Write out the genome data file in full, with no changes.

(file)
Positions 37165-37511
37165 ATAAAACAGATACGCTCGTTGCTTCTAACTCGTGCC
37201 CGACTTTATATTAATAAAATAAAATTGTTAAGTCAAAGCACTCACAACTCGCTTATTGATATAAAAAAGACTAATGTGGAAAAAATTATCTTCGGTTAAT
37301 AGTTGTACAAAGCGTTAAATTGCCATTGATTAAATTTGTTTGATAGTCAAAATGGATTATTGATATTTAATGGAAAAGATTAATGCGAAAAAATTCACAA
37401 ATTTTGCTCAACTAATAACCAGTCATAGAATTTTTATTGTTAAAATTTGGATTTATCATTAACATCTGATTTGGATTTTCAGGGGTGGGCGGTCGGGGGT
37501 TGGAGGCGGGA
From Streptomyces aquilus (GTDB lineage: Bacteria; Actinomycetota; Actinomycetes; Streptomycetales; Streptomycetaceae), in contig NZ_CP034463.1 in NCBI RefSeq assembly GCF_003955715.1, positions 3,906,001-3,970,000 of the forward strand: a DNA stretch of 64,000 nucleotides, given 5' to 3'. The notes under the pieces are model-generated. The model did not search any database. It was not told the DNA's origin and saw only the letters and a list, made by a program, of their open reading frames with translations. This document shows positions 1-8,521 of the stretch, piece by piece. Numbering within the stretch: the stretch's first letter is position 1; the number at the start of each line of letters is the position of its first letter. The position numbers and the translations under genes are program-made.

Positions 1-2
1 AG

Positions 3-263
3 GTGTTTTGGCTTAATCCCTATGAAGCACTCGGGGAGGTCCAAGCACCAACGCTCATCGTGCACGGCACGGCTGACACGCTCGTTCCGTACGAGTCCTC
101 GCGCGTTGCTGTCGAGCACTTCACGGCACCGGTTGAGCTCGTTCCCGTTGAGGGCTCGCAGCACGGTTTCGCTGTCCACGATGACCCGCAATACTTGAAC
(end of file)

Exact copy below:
Positions 37165-37511
37165 ATAAAACAGATACGCTCGTTGCTTCTAACTCGTGCC
37201 CGACTTTATATTAATAAAATAAAATTGTTAAGTCAAAGCACTCACAACTCGCTTATTGATATAAAAAAGACTAATGTGGAAAAAATTATCTTCGGTTAAT
37301 AGTTGTACAAAGCGTTAAATTGCCATTGATTAAATTTGTTTGATAGTCAAAATGGATTATTGATATTTAATGGAAAAGATTAATGCGAAAAAATTCACAA
37401 ATTTTGCTCAACTAATAACCAGTCATAGAATTTTTATTGTTAAAATTTGGATTTATCATTAACATCTGATTTGGATTTTCAGGGGTGGGCGGTCGGGGGT
37501 TGGAGGCGGGA
From Streptomyces aquilus (GTDB lineage: Bacteria; Actinomycetota; Actinomycetes; Streptomycetales; Streptomycetaceae), in contig NZ_CP034463.1 in NCBI RefSeq assembly GCF_003955715.1, positions 3,906,001-3,970,000 of the forward strand: a DNA stretch of 64,000 nucleotides, given 5' to 3'. The notes under the pieces are model-generated. The model did not search any database. It was not told the DNA's origin and saw only the letters and a list, made by a program, of their open reading frames with translations. This document shows positions 1-8,521 of the stretch, piece by piece. Numbering within the stretch: the stretch's first letter is position 1; the number at the start of each line of letters is the position of its first letter. The position numbers and the translations under genes are program-made.

Positions 1-2
1 AG

Positions 3-263
3 GTGTTTTGGCTTAATCCCTATGAAGCACTCGGGGAGGTCCAAGCACCAACGCTCATCGTGCACGGCACGGCTGACACGCTCGTTCCGTACGAGTCCTC
101 GCGCGTTGCTGTCGAGCACTTCACGGCACCGGTTGAGCTCGTTCCCGTTGAGGGCTCGCAGCACGGTTTCGCTGTCCACGATGACCCGCAATACTTGAAC